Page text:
It all began with Top Of The Pops. I was young and impressionable at a time in pop music when everyone was playing synths – analogue synths like these [see Matt’s collection, pictured above]. I thought this was interesting because these instruments didn’t look like anything I knew, not like anything at school, for instance. So I became obsessed with anything that had a synth on it and wanting to play synth.
“The first synth album for me that cut through is Équinoxe by Jean Michel Jarre. Look at that sleeve, he looks cool! I first heard Jarre when I was about 10 years old through one of these cheap instrumental albums that would have versions of Crockett’s Theme and stuff on. The one I had was a bit more upmarket and had original versions. Équinoxe was on it and blew my mind cos I hadn’t heard anything like that before. The whole thing was unashamedly synth from the bottom up – drums, everything. I thought it was great.
“So Équinoxe lead me to Oxygène, which is the better album, and of interest because of the lack of decent sequencers at the time, but it still sounds fantastic.
“These albums came out just before things become digital, and go towards a more sophisticated approach and million miles away from this [holds up Switched On Bach] which I like, but synths were just fun-toys then [also picks out synth showcase album The World Of Elka]. At this time Jarre was serious, no gimmicks. I would pore over the album sleeves as all the equipment was listed, all the synth names sounded like things from outer space and fired my imagination.
“Mike Oldfield came just after Jarre. The approach is kind of the same, but with Oldfield he’s meticulous about recording every single note himself – as a self-taught musician I identify with that. But this [vinyl box set of Tubular Bells, Hergest Ridge and Ommadawn] is amazing to me because of the atmospheres. Mike was using traditional instruments to paint pictures with the different sounds. Tubular Bells is his clearest vision and very personal to him, you can tell. He’s like a fine artist who who just wants to deliver his work and be left alone, but Jarre had an ego and became all about lasers and the circus, eventually.
“My mum bought me a lot of my early records – like my first album, Queen’s Flash Gordon soundtrack – but no-one in my house was interested in the music I liked. Then I heard my older sister playing Roxy Music, and I totally got the bug – For Your Pleasure is my absolute favourite. With Roxy, I love what Brian Eno was doing, the structure of the songs, the long introductions, or when they have things in two parts. I still listen to him today. I’m a big fan of Bryan Ferry too – he wasn’t a trained musician either and wrote music in a completely weird way – but I’m not interested in his later covers albums.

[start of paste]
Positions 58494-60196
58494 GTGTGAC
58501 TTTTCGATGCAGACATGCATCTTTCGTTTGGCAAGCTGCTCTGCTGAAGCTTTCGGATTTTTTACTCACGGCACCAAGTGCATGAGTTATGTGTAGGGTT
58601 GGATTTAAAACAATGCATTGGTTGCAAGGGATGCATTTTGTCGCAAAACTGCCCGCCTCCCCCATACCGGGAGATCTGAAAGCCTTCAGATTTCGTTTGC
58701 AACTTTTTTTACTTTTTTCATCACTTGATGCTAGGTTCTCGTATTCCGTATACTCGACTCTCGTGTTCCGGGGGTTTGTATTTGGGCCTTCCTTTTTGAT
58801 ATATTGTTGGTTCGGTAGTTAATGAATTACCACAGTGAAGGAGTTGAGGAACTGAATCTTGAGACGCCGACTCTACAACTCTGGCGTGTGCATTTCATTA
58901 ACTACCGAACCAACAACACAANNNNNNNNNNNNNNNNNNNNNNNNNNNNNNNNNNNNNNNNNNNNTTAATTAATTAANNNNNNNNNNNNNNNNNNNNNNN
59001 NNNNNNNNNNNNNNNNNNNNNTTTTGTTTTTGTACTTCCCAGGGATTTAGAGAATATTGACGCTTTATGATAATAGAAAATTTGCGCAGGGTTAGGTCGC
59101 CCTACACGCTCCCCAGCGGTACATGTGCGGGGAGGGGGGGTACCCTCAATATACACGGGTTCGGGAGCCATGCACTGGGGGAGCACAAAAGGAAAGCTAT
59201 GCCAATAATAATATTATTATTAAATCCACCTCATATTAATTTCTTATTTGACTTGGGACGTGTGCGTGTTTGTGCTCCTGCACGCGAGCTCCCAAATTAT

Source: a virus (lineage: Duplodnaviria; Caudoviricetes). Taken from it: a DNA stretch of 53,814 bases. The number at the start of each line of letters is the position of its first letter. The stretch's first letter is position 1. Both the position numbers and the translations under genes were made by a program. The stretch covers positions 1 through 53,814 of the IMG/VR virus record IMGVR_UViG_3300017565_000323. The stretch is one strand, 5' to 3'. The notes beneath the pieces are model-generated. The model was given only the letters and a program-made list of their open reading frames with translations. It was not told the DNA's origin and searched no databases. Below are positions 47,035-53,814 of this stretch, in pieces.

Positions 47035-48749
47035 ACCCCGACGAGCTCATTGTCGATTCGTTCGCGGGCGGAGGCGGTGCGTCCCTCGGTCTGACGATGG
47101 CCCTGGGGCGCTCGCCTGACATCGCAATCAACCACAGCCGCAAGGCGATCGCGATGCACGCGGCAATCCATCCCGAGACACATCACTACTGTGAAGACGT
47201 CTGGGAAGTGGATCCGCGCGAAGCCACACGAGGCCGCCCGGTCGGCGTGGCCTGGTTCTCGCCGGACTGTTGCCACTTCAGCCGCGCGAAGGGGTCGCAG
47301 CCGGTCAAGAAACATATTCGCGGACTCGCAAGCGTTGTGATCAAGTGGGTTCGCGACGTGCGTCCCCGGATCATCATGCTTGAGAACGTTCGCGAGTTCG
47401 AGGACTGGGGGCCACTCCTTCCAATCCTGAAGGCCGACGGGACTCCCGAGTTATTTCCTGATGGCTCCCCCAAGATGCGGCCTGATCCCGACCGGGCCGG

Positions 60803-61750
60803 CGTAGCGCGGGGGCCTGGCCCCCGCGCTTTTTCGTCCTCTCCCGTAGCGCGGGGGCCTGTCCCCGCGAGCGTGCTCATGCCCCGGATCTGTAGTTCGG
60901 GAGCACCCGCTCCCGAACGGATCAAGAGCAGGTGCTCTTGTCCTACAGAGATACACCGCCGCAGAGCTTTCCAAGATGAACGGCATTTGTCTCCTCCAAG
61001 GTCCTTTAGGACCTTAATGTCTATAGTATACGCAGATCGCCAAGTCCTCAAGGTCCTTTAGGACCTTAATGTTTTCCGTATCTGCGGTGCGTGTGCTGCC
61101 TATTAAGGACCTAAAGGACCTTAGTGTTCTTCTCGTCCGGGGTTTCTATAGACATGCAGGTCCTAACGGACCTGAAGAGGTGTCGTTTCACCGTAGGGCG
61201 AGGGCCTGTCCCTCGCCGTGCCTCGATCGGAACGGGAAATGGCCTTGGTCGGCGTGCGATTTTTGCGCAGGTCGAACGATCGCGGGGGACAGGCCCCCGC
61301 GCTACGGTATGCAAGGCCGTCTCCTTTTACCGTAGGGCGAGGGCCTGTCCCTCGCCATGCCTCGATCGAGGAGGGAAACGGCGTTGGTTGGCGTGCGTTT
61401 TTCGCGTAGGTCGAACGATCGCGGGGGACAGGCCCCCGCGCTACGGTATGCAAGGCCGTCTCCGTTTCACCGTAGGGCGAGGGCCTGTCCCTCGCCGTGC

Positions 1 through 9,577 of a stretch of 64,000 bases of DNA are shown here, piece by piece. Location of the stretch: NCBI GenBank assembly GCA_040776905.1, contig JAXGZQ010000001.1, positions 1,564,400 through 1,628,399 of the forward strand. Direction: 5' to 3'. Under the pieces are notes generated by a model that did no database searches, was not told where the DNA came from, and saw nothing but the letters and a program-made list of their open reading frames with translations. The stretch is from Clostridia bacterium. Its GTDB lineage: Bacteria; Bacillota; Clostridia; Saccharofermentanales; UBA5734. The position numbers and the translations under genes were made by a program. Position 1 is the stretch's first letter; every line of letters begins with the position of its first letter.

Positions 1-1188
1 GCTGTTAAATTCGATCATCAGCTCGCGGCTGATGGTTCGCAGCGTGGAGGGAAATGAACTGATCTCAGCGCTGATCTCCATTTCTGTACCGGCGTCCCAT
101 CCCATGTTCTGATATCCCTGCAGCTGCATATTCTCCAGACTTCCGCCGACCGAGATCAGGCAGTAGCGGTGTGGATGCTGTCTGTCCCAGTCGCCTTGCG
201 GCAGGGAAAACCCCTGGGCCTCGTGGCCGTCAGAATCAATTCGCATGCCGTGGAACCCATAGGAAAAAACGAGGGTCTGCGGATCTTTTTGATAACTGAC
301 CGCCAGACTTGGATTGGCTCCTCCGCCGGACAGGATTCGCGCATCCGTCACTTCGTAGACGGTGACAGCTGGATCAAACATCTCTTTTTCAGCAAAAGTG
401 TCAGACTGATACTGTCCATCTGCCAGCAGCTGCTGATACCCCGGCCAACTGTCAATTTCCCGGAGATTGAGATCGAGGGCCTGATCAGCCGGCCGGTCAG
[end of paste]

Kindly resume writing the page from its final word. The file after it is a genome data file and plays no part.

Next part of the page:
“My next big album was Jesus Christ Superstar [original version, 1969]. This isn’t just a musical, this is legit rock music. The bass player, Alan Spenner, does some of the best bass work I’ve heard, and this has inspired my songwriting, no doubt. I’ve got loads of versions of it, even one in French. And this was how I discovered Ian Gillan and Deep Purple. …In Rock and Machine Head stand out and I really like them because of the Hammond organ, of course. Jon Lord is incredible! I just love the sound of 70s style recordings and these albums typify that.
“I used to go to a lot of record fairs, there was one near me in Bedford about once every two months. I’d spend the whole day there. That’s where I saw albums for the first time and in real life. Like, if I had a book on David Bowie and it had a picture of David Live, I couldn’t buy that in my local Our Price. So I’d go to a record fair and find it for a few quid.
“I was freaked out by Bowie. And I was completely petrified by Kate Bush singing Wuthering Heights on TV. Anyone I was scared of I was interested by so I followed them and bought their records, once I got the balls. I saw these amazing creatures and I’d think, I want to hear that, that’s not a pop song! With Kate, I’d pick The Kick Inside, Never Forever and Lionheart for these brilliant, rustic atmospheres that I like. Hounds Of Love is good, but too 80s for me, everything overproduced.
“I knew what prog was by this time and was impressed by Pink Floyd – David Gilmour is an amazing guitarist, the way he channels blues and funk in totally unique, understated way – and by Rick Wakeman and ELP, definitely because of the amount of synth and types of synth they use. With Rick and ELP, I could hear whole albums of analogue synth played really well, a good thing in my book!
“But oppositely, can Gary Numan be termed progressive? It’s all about his simplicity and bold strikes of the keyboard. His minimalism is as important to me as Rod Argent or Ray Manzarek. Numan can fill speakers as much as Jon Lord but in a totally different way.
“New prog has to have a foot in prog and a foot somewhere else. Albums like OK Computer pushed it forward and Jarre and Eno have kept the sound from the past but use the most up-to-date equipment. With mod, or rock’n’roll, you can still keep that look going but you can’t with prog. No-one wants to see capes these days. Anyone dressing like that now would be sending it up, wouldn’t they?
“What I like about all of these artists is that they’ll have a song on an album which is eight, nine minutes long, something a bit different. I like pop music but I haven’t got such a short attention span where I only need a three-minute burst. That’s where these artists come in!”